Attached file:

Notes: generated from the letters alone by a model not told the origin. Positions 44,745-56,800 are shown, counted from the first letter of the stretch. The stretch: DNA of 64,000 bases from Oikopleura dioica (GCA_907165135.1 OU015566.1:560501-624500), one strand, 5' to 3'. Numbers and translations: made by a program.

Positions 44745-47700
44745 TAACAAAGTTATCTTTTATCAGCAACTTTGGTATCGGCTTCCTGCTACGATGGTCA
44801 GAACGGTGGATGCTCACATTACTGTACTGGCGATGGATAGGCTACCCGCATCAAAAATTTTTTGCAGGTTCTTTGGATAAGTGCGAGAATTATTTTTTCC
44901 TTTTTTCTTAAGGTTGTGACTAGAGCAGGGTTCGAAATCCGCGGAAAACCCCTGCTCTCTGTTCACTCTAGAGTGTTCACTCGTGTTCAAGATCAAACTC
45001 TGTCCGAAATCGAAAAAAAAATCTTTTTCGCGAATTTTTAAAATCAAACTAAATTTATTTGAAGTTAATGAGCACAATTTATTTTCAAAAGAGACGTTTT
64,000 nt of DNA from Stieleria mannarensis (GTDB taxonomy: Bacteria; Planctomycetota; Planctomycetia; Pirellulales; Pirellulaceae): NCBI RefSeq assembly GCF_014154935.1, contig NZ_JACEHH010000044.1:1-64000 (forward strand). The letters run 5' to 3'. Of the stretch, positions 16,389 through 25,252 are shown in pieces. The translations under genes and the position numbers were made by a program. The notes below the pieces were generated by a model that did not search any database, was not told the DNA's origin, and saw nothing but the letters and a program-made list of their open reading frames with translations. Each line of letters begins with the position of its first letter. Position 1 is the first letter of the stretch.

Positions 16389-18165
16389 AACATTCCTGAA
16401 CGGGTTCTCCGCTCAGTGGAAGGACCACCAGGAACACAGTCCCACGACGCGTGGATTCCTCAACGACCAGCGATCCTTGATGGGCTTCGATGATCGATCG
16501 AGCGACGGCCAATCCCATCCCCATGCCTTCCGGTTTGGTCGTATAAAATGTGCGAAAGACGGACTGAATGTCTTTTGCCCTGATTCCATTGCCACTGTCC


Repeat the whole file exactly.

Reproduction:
Notes: generated from the letters alone by a model not told the origin. Positions 44,745-56,800 are shown, counted from the first letter of the stretch. The stretch: DNA of 64,000 bases from Oikopleura dioica (GCA_907165135.1 OU015566.1:560501-624500), one strand, 5' to 3'. Numbers and translations: made by a program.

Positions 44745-47700
44745 TAACAAAGTTATCTTTTATCAGCAACTTTGGTATCGGCTTCCTGCTACGATGGTCA
44801 GAACGGTGGATGCTCACATTACTGTACTGGCGATGGATAGGCTACCCGCATCAAAAATTTTTTGCAGGTTCTTTGGATAAGTGCGAGAATTATTTTTTCC
44901 TTTTTTCTTAAGGTTGTGACTAGAGCAGGGTTCGAAATCCGCGGAAAACCCCTGCTCTCTGTTCACTCTAGAGTGTTCACTCGTGTTCAAGATCAAACTC
45001 TGTCCGAAATCGAAAAAAAAATCTTTTTCGCGAATTTTTAAAATCAAACTAAATTTATTTGAAGTTAATGAGCACAATTTATTTTCAAAAGAGACGTTTT
64,000 nt of DNA from Stieleria mannarensis (GTDB taxonomy: Bacteria; Planctomycetota; Planctomycetia; Pirellulales; Pirellulaceae): NCBI RefSeq assembly GCF_014154935.1, contig NZ_JACEHH010000044.1:1-64000 (forward strand). The letters run 5' to 3'. Of the stretch, positions 16,389 through 25,252 are shown in pieces. The translations under genes and the position numbers were made by a program. The notes below the pieces were generated by a model that did not search any database, was not told the DNA's origin, and saw nothing but the letters and a program-made list of their open reading frames with translations. Each line of letters begins with the position of its first letter. Position 1 is the first letter of the stretch.

Positions 16389-18165
16389 AACATTCCTGAA
16401 CGGGTTCTCCGCTCAGTGGAAGGACCACCAGGAACACAGTCCCACGACGCGTGGATTCCTCAACGACCAGCGATCCTTGATGGGCTTCGATGATCGATCG
16501 AGCGACGGCCAATCCCATCCCCATGCCTTCCGGTTTGGTCGTATAAAATGTGCGAAAGACGGACTGAATGTCTTTTGCCCTGATTCCATTGCCACTGTCC